Ph.D. Thesis Defense: Véronique Archambault-Léger
Wednesday, August 20, 2014, 3:00-5:00pm
“Hot Water Flow Through Pretreatment of Cellulosic Biomass for Biofuel Production”
Lee R. Lynd, Ph.D. (Chair)
Mark Borsuk, Ph.D.
Xiongjun Shao, Ph.D.
Charles E. Wyman, Ph.D.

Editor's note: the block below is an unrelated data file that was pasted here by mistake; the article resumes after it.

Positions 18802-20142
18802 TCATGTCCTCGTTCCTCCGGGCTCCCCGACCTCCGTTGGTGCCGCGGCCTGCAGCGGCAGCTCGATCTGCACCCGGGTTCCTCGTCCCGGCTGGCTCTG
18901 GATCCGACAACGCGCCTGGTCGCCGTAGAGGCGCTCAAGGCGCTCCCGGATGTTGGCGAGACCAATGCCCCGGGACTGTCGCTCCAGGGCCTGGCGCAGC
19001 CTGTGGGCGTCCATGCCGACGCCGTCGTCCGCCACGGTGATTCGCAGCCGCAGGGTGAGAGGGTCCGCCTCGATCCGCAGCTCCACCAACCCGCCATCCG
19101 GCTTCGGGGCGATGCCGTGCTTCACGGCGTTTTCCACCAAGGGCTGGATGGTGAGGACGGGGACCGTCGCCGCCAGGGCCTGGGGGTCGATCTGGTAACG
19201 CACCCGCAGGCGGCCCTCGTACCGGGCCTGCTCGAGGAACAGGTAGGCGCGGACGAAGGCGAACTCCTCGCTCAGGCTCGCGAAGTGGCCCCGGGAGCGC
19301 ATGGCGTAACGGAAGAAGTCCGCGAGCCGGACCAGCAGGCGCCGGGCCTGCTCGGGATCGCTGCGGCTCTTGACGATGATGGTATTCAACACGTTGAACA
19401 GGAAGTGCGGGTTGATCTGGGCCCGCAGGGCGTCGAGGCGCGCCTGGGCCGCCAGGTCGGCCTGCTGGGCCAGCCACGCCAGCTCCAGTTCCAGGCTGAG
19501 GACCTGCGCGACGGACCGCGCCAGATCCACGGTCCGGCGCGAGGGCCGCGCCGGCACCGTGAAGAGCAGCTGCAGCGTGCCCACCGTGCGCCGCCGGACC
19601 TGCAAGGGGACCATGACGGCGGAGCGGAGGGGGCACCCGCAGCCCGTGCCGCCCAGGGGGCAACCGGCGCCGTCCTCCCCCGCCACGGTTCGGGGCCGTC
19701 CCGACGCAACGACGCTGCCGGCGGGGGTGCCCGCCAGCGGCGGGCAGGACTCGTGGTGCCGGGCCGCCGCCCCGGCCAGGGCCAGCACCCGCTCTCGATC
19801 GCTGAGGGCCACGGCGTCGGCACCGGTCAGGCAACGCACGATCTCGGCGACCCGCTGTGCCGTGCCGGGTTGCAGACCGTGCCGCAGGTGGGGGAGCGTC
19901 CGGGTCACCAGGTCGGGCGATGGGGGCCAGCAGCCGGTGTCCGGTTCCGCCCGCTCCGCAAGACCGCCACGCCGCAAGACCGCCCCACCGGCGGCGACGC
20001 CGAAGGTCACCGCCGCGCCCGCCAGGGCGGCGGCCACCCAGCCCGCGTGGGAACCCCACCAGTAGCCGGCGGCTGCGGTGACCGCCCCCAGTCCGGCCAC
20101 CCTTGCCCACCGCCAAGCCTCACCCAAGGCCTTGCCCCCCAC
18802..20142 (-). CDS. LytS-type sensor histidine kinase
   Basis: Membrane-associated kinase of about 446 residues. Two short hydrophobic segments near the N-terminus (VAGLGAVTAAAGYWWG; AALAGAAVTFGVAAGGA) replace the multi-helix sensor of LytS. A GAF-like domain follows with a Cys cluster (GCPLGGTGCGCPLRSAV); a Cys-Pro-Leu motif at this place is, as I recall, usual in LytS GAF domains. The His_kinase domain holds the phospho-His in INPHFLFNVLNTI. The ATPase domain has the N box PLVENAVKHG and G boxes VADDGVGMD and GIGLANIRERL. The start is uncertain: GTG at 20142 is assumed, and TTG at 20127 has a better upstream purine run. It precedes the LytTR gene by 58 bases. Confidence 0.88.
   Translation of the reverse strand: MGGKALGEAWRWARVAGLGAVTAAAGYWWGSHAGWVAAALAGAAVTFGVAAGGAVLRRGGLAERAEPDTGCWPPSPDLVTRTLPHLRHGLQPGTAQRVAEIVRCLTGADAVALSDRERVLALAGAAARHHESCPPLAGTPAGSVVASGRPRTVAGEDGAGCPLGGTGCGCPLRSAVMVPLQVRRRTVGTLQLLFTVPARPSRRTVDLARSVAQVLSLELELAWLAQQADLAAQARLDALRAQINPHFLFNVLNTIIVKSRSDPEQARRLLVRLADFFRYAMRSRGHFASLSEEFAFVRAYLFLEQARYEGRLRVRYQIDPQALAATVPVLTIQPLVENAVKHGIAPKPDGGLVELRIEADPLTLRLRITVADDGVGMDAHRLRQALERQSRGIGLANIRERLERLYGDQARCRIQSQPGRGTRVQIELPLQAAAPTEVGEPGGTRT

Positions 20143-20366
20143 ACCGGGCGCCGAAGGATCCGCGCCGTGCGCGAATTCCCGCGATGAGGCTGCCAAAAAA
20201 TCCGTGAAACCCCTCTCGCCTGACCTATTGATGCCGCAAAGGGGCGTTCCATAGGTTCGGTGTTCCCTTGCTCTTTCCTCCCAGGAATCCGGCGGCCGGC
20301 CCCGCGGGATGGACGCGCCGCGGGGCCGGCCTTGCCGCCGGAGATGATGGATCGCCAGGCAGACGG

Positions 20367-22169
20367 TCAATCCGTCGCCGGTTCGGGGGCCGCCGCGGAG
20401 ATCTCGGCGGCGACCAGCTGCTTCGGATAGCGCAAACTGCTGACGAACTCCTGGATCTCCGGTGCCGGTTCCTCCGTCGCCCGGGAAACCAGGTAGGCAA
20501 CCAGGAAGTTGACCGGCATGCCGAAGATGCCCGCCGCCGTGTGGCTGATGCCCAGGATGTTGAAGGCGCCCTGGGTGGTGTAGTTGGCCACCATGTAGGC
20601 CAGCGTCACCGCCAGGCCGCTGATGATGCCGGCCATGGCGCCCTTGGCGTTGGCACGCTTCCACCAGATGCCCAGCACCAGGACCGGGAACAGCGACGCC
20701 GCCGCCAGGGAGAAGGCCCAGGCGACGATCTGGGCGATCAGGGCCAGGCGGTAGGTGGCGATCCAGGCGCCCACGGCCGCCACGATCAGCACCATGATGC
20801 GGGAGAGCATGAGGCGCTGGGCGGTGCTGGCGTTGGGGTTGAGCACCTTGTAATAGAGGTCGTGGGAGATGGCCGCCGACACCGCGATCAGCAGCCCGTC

Abstract: Pretreatment operated in a flow through (FT) mode offers several performance advantages compared to pretreatment in non FT configurations at the same temperature and residence time. The impact of hydrothermal FT pretreatment severity on pretreatment and solubilization performance metrics was evaluated for three milled feedstocks (corn stover, bagasse, and poplar), highlighting key performance trends and advantages. Experimental results with sugarcane bagasse showed that the typical tradeoff between increased fiber reactivity and increased sugar degradation could be substantially mitigated by carrying out pretreatment in a FT mode. However, operation of FT configurations in a practical context is challenging. Arranging a reactor of biomass in a flow type configuration at elevated temperature and pressure is mechanically complex. Higher water usage compared to non-flow configuration may dilute sugar streams and increase energy consumption. These crucial challenges to practical implementation were studied to define the feasible regions of hot water FT pretreatment. Furthermore, a model incorporating both kinetics and mass transfer was developed to simulate performance of pretreatment in plug flow, counter-current flow, cross flow, discrete counter-current and partial FT configurations. Using sugarcane bagasse without particle size reduction, the instability of the reactor during pretreatment above 140 kg/m3 set an upper bound on the allowable concentration for continuous stable flow. Simulated results compared well to the literature for bagasse pretreated in both batch and FT configurations. A variety of FT configurations resulted in very low sugar degradation and high solids reactivity, but sequential plug and cross flow configuration was recommended for fluid mechanical reasons. Economic considerations were favorable to practical commercial implementation of FT pretreatment. Sugar dilution was not a limiting factor, and energy consumption was managed through energy integration within the biorefinery. It was possible to integrate a plant making ethanol from sugarcane bagasse and trash to a plant making sugar from sugarcane, while maintaining energy self-sufficiency.
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